This has to be the most light-hearted book about severe bullying, dysfunctional relationships, and suicidal depression I’ve ever read.
You have to hand it to Nick Hornby. About a Boy reads as if he went out into the street in London sometime during 1998 and took a snapshot of the emotional life he found there, and then came back inside and made himself a cup of coffee and wrote as faithful a description of it as he possibly could. At one point, he’s describing a teenage boy’s room:
Ali’s bedroom door was indistinguishable from all the other bedroom doors… once inside, however, there was no question but that the room belonged to a boy stuck between the equally wretched states of childhood and adolescence in early 1994. Everything was there — the Ryan Giggs poster and the Michael Jordan poster and the Pamela Anderson poster and the Super Mario stickers… A social historian of the future would probably be able to date the room to within a twenty-four hour period.
It’s passages like that that make you look suspiciously at Hornby and think, “Is he sending himself up, or me?”
Still, it’s not the crisp detail that makes the book what it is. About a Boy is about the way three people who have no idea how to relate to other people learn to make an odd, impossible, rickety family-type structure, because they must, because love is all that remains. Hornby does this with wit, with humor, and with an oddly distancing effect that makes the real sadness behind the characters easier to bear; only now and then does it surface, and not when you expect it to.
Marcus is twelve, but he might be forty for all he resembles his classmates. He has the wrong hair, the wrong sneakers, the wrong taste in music (Joni Mitchell and Bob Marley, as his mother has taught him), and sometimes he sings out loud without noticing. Predictably, this causes him trouble at school, trouble that is making him increasingly lonely and miserable. Even the worst geeks will no longer be friends with him, for fear he’ll bring them trouble. And his mother, Fiona, is far worse than the bullying: she’s depressed again, crying in long, terrible, unstoppable jags even at breakfast, and Marcus doesn’t know what’s wrong or what to do about it.
Will has reached the age of thirty-six without ever having, or needing, a job. He spends his days pleasantly enough, living off his father’s royalties from a novelty song, shopping, watching television, and going through short-term relationships with women. Longer relationships not only don’t interest him, they panic him, and the bare idea of children sends him running the other direction. He’s not a bad fellow, but he’s not a good fellow, either; a ready liar for convenience’s sake, shallow by choice. His latest lie of convenience, as it happens, is to create an imaginary toddler son so he can cruise single-parent groups for dating prospects — which is how he meets Marcus.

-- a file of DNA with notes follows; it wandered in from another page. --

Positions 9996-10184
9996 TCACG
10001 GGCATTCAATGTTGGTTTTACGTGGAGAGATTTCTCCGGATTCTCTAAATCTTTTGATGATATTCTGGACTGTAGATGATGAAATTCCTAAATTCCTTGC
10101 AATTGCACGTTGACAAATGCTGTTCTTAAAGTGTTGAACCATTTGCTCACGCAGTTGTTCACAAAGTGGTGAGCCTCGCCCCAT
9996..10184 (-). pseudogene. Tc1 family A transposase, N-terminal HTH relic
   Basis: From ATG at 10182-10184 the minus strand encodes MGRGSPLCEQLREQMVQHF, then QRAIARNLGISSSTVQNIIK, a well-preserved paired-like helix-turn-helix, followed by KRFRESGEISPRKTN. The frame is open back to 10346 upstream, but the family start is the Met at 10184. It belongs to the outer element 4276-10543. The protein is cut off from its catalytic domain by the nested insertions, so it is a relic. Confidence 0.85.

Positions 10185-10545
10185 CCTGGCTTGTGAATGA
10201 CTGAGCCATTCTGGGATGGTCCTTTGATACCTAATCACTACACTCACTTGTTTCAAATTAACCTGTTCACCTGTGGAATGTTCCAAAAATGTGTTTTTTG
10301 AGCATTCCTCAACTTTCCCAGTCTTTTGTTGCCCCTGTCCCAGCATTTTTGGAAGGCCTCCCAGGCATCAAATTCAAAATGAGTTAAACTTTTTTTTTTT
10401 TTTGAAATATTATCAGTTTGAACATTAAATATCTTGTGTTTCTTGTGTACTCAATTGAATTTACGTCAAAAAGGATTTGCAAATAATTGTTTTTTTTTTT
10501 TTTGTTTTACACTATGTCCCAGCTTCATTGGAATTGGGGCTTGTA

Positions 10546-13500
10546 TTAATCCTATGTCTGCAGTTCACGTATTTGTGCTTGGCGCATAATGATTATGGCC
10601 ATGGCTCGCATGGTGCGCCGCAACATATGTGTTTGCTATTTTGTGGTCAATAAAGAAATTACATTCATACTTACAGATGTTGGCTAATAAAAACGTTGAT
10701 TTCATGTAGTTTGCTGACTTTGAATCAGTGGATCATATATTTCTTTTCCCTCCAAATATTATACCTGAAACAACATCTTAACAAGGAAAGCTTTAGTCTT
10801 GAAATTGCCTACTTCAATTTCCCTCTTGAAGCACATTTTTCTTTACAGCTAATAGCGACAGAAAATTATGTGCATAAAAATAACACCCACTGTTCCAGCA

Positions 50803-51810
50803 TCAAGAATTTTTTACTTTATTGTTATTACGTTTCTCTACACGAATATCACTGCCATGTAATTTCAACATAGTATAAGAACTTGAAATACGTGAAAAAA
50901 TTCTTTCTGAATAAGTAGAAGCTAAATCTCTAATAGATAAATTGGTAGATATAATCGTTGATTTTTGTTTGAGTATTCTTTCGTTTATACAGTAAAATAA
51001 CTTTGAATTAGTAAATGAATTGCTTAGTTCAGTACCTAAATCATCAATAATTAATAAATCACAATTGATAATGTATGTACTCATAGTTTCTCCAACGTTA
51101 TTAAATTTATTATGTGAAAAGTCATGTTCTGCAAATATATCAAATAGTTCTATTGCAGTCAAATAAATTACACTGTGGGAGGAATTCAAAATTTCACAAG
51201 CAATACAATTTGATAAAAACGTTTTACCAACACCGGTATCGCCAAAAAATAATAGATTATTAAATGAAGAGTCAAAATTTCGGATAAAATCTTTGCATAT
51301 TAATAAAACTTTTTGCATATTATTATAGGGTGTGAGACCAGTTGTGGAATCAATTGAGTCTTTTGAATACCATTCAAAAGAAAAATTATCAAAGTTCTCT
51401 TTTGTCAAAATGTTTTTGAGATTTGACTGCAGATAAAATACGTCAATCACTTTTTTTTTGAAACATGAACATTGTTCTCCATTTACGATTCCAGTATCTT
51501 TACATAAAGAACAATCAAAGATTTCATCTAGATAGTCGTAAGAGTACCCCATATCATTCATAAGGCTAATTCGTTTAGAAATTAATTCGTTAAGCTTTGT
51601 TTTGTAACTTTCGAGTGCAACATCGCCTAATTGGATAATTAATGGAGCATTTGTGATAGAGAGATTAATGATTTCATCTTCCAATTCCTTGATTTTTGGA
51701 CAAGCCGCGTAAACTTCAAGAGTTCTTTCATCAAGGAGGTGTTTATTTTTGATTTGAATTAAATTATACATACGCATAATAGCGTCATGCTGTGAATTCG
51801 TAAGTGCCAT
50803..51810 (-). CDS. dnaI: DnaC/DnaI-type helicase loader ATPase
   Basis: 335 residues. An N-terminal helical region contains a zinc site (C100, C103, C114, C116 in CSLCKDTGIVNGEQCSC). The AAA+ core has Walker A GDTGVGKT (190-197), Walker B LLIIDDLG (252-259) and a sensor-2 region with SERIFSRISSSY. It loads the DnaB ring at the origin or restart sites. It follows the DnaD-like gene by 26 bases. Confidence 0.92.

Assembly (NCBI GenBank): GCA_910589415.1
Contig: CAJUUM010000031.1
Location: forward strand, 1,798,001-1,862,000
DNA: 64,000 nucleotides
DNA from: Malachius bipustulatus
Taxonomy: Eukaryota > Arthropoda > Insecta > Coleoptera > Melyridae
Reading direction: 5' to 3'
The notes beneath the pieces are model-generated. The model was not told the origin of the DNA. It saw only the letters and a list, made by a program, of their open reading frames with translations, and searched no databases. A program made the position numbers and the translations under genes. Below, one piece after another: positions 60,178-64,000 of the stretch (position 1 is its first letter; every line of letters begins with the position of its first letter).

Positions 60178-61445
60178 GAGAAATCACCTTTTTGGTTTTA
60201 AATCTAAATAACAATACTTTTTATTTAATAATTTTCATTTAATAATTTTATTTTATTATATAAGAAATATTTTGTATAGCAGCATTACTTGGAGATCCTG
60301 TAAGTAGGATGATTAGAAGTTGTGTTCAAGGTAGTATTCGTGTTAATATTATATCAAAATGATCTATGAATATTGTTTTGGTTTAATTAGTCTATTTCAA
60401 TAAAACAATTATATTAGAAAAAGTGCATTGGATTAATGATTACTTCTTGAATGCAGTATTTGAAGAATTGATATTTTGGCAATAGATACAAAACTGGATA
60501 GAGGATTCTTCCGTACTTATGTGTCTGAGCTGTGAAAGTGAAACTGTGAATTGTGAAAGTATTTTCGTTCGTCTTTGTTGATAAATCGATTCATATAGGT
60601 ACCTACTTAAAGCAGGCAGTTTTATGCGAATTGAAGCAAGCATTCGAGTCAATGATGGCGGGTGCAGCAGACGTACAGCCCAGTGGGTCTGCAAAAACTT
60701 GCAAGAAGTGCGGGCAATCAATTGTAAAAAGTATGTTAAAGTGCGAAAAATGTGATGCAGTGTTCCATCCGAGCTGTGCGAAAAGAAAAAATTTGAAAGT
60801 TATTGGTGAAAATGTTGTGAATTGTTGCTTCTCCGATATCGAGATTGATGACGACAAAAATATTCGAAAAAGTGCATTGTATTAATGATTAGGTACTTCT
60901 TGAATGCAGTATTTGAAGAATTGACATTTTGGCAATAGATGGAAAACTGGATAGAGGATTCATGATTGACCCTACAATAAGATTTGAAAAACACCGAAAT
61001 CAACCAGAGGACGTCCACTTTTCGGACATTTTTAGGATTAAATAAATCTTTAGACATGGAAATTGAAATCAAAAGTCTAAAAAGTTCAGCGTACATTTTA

And from there, Hornby spins out the strands of each person’s odd, quirky, individual life: Marcus, who needs to learn to be a kid, and can learn from Will, who has never grown up; Will, who needs to grow up, and can learn vulnerability from Marcus; Fiona, who needs help and support and a way to let go of Marcus. It’s well-written, and, as I said, for a book with such deep and even frightening themes, very light-hearted. Still, I wish I had found it more satisfying. I’m not sure whether it was Hornby’s blokey tone (even about suicide), or his conclusion that kids, in order to grow up, have to lose themselves and assimilate with their peers, or what. I guess since I have remained an unregenerate geek all my life, I found that a bit disappointing. And this may sound odd, but the imaginary toddler was so evocative, I found myself mourning him when he was gone, which was treated entirely as a joke. (Maybe that was just me.) The book was enjoyable, and it made for extremely light reading — I finished it in a matter of a couple of hours — and so I’d recommend it for a quickie. But for a more engaged, deeper dive, I think I’d look elsewhere.